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A device driver (a.k.a. driver) is a program that operates or control a device attached to a computer. Without drivers, the hardware you connect to your computer—for example, a video card or a printer—won't work properly.
Applications in Windows communicate with drivers by sending I/O Request Packets (IRPs).
System-Defined Data Structures
Below are links to some of the kernel system-defined data structures:
Find driver objects
Several techniques enable to find a driver object with WinDbg:
Given the hypothesis that WinDbg has alerted that the following kernel driver has been loaded:
ModLoad: f7b0d000 f7b0e780 FileWriter.sys
The below command will find the address of the driver object Filewriter:
kd> !drvobj FileWriter Driver object (827e3698) is for: Loading symbols for f7b0d000 FileWriter.sys -> FileWriter.sys *** ERROR: Module load completed but symbols could not be loaded for FileWriter.sys \Driver\FileWriter Driver Extension List: (id , addr) Device Object list: 826eb030
Identify the device object to find the driver object
You can also idenfity the device object and use it to find the driver object:
kd> !devobj ProcHelper Device object (85e2c7e8) is for: ProcHelper*** ERROR: Module load completed but symbols could not be loaded for Lab10-03.sys \Driver\Process Helper DriverObject 85d8a030 Current Irp 00000000 RefCount 1 Type 00000022 Flags 00000040 Dacl e1001474 DevExt 00000000 DevObjExt 85e2c8a0 ExtensionFlags (0000000000) Characteristics (0x00000100) FILE_DEVICE_SECURE_OPEN Device queue is not busy.
Analyze driver object structure
The driver object structure can be displayed with the following command in WinDbg:
kd> dt nt!_DRIVER_OBJECT 85d8a030 +0x000 Type : 0n4 +0x002 Size : 0n168 +0x004 DeviceObject : 0x85e2c7e8 _DEVICE_OBJECT +0x008 Flags : 0x12 +0x00c DriverStart : 0xf7cf2000 Void +0x010 DriverSize : 0xe00 +0x014 DriverSection : 0x86146f28 Void +0x018 DriverExtension : 0x85d8a0d8 _DRIVER_EXTENSION +0x01c DriverName : _UNICODE_STRING "\Driver\Process Helper" +0x024 HardwareDatabase : 0x80670ae0 _UNICODE_STRING "\REGISTRY\MACHINE\HARDWARE\DESCRIPTION\SYSTEM" +0x028 FastIoDispatch : (null) +0x02c DriverInit : 0xf7cf27cd long +0 +0x030 DriverStartIo : (null) +0x034 DriverUnload : 0xf7cf262a void +0 +0x038 MajorFunction :  0xf7cf2606 long +0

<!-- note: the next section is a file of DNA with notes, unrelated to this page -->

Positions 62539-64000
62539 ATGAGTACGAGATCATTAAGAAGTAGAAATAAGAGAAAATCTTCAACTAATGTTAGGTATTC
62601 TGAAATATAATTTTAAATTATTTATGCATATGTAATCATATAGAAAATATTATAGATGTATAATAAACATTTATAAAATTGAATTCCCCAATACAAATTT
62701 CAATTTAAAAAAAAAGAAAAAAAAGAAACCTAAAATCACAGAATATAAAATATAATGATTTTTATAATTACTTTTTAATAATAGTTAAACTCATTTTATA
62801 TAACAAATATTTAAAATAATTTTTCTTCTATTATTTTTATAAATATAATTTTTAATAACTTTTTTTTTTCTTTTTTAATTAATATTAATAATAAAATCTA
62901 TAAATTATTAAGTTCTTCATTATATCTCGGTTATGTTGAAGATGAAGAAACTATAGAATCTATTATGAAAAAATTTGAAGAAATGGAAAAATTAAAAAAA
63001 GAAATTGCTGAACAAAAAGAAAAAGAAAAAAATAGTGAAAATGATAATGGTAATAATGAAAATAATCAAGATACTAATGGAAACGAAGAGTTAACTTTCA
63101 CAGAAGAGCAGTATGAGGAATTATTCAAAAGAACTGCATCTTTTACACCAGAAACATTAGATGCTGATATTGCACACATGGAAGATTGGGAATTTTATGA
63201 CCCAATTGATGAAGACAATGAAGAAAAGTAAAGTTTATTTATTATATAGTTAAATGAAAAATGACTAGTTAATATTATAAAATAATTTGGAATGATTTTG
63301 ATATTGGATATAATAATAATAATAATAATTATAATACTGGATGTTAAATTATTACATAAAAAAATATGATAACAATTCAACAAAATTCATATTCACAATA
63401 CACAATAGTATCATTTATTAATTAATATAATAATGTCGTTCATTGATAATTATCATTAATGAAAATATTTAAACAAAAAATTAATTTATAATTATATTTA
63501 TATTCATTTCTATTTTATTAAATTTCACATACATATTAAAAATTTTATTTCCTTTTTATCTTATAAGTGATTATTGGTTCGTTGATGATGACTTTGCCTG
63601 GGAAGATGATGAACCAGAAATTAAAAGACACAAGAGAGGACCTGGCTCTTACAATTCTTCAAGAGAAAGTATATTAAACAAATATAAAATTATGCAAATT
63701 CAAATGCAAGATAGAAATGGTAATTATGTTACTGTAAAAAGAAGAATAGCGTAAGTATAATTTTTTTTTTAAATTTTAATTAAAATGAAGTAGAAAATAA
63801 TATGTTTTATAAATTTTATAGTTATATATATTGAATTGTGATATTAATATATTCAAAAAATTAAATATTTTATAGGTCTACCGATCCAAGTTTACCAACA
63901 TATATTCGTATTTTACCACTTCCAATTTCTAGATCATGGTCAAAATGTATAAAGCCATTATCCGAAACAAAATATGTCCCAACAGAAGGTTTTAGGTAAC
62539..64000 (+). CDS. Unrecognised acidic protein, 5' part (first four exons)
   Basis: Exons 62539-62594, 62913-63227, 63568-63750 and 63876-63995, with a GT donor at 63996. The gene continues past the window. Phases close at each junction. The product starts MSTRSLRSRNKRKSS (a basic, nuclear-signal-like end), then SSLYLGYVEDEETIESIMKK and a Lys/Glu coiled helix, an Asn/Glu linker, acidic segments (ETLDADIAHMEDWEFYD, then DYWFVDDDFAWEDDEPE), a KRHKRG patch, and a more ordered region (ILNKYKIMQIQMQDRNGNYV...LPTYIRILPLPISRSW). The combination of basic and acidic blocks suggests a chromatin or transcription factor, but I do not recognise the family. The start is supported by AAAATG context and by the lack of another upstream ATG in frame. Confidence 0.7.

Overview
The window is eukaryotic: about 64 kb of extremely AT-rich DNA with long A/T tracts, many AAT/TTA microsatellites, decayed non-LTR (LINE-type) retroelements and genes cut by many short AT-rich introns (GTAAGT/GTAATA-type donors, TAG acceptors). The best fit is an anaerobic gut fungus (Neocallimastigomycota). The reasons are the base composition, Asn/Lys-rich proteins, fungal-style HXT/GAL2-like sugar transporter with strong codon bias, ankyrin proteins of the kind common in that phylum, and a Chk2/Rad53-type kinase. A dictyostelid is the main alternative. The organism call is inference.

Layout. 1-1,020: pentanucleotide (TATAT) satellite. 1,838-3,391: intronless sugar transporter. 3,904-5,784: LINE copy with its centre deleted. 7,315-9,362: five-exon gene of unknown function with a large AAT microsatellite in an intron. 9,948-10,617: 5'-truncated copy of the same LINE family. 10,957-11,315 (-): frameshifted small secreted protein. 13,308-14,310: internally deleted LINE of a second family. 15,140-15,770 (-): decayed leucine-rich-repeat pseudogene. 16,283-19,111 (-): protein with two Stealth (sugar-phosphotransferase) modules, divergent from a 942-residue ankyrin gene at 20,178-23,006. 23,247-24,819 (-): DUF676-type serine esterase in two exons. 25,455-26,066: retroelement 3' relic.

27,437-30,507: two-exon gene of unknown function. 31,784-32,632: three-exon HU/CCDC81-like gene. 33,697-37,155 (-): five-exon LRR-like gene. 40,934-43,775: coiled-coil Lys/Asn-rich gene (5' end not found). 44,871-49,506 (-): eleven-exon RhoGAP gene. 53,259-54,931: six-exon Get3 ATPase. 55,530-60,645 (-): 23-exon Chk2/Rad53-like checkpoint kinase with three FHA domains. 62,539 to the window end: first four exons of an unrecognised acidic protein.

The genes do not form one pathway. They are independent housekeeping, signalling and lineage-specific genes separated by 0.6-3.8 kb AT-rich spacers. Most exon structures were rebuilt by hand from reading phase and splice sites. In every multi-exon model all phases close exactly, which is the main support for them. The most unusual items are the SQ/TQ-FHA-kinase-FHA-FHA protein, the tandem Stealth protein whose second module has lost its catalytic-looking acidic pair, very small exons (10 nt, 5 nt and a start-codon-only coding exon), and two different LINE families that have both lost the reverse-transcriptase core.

Sections you would like to analyze are:
- DriverInit: code executed when the driver is loaded
- DriverUnload: code executed when the driver is unloaded
- MajorFunction: often where the most interesting driver code resides
Below is an example of the major function dump in WinDbg (notice that we display 1C DWORD because this is the size allowed by Windows XP for the major function):
kd> dd 85d8a030+0x38 L1C 85d8a068 f7cf2606 804f354a f7cf2606 804f354a 85d8a078 804f354a 804f354a 804f354a 804f354a 85d8a088 804f354a 804f354a 804f354a 804f354a 85d8a098 804f354a 804f354a f7cf2666 804f354a 85d8a0a8 804f354a 804f354a 804f354a 804f354a 85d8a0b8 804f354a 804f354a 804f354a 804f354a 85d8a0c8 804f354a 804f354a 804f354a 804f354a
To view what an entry means, just issue:
kd> ln 804f354a (804f354a) nt!IopInvalidDeviceRequest | (804f3580) nt!IopGetDeviceAttachmentBase Exact matches: nt!IopInvalidDeviceRequest (<no parameter info>)
We can see that most of the entries of the major table are pointers to the default dispatch function nt!IopInvalidDeviceRequest which handles invalid requests that this driver doesn't handle.
Loading a driver
To load a driver, you can use OSR Driver Loader.
Debug a kernel driver
To be able to debug a kernel driver, you will need to set up a specific environment. You can refer to this page to see the different options.
In our example, we will use 2 virtual machines (debuggee and debugger) running Windows 7, with VMware installed on a Linux Debian physical host. Both VMs will communicate via Serial Port 2.
Once you're debugging environment is prepared, proceed as follows:
- On the Debugger (1st VM)
- Start WinDbg
- Press and fill in the fields as follows: Baud rate = 115200, Port = com2 (depends on the Serial Port number configured in VMware)
- Enable verbose output ( + + )
- Break: >
- Enter the following command to break when your driver ( in my example) is loaded:
kd> sxe ld challenge.sys kd> g
- On the Debuggee (2nd VM)
- Start OSR Loader
- Set up driver path
- Click on Register service
- Click on Start service
- At this stage, the debuggee should freeze and the debugger should show that the driver has been loaded
ModLoad: 99600000 99895000 challenge.sys nt!DbgLoadImageSymbols+0x47: 82a2a578 cc int 3
- Now, on the debugger
- Dump the PE header for the loaded module with the below command (replace with the name of your driver). We are interested in the entry point address.
kd> !dh challenge File Type: EXECUTABLE IMAGE FILE HEADER VALUES 14C machine (i386) 6 number of sections 55B81359 time date stamp Wed Jul 29 01:42:17 2015 0 file pointer to symbol table 0 number of symbols E0 size of optional header 102 characteristics Executable 32 bit word machine OPTIONAL HEADER VALUES 10B magic # 9.00 linker version 28E600 size of code 2200 size of initialized data 0 size of uninitialized data 29203E address of entry point 1000 base of code [REMOVED]
- Add the address of entry point to the base of the image to get the breakpoint address:
kd> bp challenge+29203E Loading symbols for 99600000 challenge.sys -> challenge.sys *** ERROR: Module load completed but symbols could not be loaded for challenge.sys
- Resume the debugger and hit the breakpoint:
kd> g Breakpoint 0 hit challenge+0x29203e: 9989203e 8bff mov edi,edi
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